Moisture in channel between slab and block wall

Old 05-31-12, 05:56 AM
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Moisture in channel between slab and block wall

Hello: Thanks for your assistance in advance. I'll attempt to be as thorough as possible.

I've been living in my home for 5 years. In that time we've never had a problem with moisture or water in the walk-out basement (to which I was aware) and so two years ago we studded it out and drywalled to create a home office area.

In September 2011, PA received record amounts of rain and my sump pump failed. In a single afternoon I went from a dry basement to 3 inches of water. Of course, a neighbor who lived in his home for 25 years and never had a water problem had water come up his french drain several feet.

After removing the drywall I did have two expansion joints in the block wall (the mason claimed they were expansion joints but, in reality, they were a spot where you could remove the block and put a window in. It's half above grade and it has a lentil over the top). There was a crack in the mortar there so it was ground and repacked. We then proceeded to work, albeit slowly, to put drywall back up once the basement was dried out (we waited about 3 months). I also re-routed rain spouts on that side of the house. These rain spouts were running underground and out to (what I believe was a storm sewer) and a plumber came out and snaked them realizing they were clogged. For now, I just ran down spouting down grade and 10 feet away from the foundation.

Rainy season has returned to PA. And it's another really rainy year. In fact, this past week we've had violent t-storms at least 4 days, each netting 3 - 5 inches a pop. While we haven't had any standing or running water per se, there is moisture in the basement and it has me concerned. In the ~1 inch channel running around the inside perimeter it is partially filled in my a rough-textured material that looks like concrete. It does not come to the top of the channel. In spots there is noticeable moisture (no standing water, just dampness). In those spots the block wall's bottom course is damp in appearance and touch about 1/2 way up. I don't recall these being like this until recently. These channels run to a sump pump pit and it's bone dry.

The one wall with dampness is adjacent to a concrete porch that is several feet thick. So access to the outside will be very limited without major structural changes.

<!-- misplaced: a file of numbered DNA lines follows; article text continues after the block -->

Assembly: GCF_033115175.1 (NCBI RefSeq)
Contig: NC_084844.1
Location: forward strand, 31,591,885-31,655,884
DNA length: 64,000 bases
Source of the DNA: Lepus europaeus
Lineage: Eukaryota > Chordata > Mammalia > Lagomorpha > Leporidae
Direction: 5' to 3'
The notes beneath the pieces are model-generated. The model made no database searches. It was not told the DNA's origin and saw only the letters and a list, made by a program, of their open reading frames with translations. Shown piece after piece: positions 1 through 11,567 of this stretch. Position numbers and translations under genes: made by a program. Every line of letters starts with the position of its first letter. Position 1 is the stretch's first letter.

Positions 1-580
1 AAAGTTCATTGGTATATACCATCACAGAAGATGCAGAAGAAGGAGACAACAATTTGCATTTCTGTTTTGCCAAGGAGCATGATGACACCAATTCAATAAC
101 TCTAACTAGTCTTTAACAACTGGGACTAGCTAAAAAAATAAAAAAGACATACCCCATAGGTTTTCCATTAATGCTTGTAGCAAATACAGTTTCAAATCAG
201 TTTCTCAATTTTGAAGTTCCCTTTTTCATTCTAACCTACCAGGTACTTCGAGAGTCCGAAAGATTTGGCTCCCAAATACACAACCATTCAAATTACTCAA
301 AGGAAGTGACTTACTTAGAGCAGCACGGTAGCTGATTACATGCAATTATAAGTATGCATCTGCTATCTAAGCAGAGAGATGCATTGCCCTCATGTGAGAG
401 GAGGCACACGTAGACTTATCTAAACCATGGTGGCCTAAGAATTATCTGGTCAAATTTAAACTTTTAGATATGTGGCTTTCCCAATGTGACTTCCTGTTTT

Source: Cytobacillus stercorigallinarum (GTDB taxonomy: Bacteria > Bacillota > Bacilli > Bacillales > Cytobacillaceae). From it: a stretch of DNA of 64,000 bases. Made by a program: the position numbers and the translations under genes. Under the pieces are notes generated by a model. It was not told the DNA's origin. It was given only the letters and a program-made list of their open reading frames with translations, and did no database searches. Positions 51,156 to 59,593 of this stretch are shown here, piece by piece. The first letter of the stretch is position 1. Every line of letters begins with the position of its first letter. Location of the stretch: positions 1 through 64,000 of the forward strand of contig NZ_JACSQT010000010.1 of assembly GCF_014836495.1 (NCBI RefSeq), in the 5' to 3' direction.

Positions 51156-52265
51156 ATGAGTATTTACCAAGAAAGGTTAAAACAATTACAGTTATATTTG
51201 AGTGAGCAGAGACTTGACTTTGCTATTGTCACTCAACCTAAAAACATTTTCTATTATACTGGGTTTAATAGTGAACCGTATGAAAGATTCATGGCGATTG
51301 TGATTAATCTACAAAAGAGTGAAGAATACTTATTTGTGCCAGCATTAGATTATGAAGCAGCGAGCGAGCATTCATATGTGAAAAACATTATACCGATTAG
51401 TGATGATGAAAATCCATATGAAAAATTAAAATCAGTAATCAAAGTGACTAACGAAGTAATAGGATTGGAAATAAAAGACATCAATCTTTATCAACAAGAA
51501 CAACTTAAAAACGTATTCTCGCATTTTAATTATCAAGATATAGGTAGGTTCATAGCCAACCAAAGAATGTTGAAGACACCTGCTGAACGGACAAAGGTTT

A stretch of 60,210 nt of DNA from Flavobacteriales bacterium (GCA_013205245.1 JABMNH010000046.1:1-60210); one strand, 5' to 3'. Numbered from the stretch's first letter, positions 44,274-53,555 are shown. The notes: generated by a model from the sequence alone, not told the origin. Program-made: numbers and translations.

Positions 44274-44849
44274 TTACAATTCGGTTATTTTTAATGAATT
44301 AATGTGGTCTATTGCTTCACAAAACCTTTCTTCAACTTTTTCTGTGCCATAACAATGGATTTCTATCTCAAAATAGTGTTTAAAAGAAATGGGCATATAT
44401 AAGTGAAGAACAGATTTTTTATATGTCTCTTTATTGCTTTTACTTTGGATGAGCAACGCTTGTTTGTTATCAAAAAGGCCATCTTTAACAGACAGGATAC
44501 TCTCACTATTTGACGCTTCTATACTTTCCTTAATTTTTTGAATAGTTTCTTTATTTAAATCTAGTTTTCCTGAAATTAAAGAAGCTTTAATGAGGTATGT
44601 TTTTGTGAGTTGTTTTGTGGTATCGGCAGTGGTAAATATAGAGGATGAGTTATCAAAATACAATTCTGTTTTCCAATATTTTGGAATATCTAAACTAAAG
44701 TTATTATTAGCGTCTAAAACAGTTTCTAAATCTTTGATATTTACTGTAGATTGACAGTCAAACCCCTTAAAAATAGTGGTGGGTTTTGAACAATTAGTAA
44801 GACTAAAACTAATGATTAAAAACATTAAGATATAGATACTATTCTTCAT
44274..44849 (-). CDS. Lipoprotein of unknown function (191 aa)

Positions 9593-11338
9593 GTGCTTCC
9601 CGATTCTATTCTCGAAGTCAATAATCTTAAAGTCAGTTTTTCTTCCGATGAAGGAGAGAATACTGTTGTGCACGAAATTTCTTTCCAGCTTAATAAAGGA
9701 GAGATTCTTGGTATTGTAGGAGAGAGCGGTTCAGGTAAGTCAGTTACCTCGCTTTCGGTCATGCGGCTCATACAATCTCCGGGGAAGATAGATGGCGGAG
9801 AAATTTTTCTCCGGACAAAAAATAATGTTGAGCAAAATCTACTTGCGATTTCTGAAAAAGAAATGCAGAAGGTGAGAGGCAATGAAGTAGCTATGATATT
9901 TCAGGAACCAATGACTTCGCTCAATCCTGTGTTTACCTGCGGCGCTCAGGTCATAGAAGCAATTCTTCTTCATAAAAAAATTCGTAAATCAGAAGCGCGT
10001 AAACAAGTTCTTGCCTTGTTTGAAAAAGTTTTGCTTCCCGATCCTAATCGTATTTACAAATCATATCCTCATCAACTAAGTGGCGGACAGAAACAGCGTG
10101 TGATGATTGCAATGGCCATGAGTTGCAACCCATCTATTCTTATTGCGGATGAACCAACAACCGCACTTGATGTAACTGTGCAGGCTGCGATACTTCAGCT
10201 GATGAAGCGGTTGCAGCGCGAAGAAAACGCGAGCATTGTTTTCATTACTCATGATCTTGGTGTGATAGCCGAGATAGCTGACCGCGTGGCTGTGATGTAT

Adding to the mix, I ran a radon test in the basement somewhat recently and it came back rather high at 24 PCi/L which may be related. I'm having some additional steps taken to mitigate this. The block wall has no apparent cracks on the inside and we ripped up the interior flooring down to the slab and any cracks would be hairline in appearance.

I run a dehumidifier in the basement and empty it once every other day during the summer, about once every two weeks in the winter.

First - I'm trying to figure out if what I am seeing is relatively normal - or is it a cause for concern. Maybe I have this vision of a completely dry basement and, given our current weather pattens, it's unrealistic. I do want to avoid getting mold in those channels as well (none is currently visibly present)

Second - Are there any step I can take as a (relatively novice) home-owner to discover the problem.

Third - Who are the best people to call on these matters. Right after the flooding I had a series of basement foundation folks come in and they were trying to sell me interior products (piping around the interior perimeter) which I understand is not the best way to deal with these issues. I've spent thousands of dollars rebuilding the basement and I hate to spend more but wouldn't mind it if it means preventing another flood. I don't really know who to call or trust, though, and it makes it difficult in finding the right contractor. I had a guy try to sell me a 13K dollar foundation system that another guy said was complete rubbish.

Again, thanks.
Old 05-31-12, 03:37 PM
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Welcome to the forums! You will find this advice time and time again on this forum. Water problems must be initially stopped from the outside. If it means digging around your foundation and installing a waterproofing system with weeping tiles, then it has to be. Interior products work until they fail, which is usually right after the warranty is up.
It may help others to be able to see what you are seeing. Could you post a few pictures (not close ups) of your situation?

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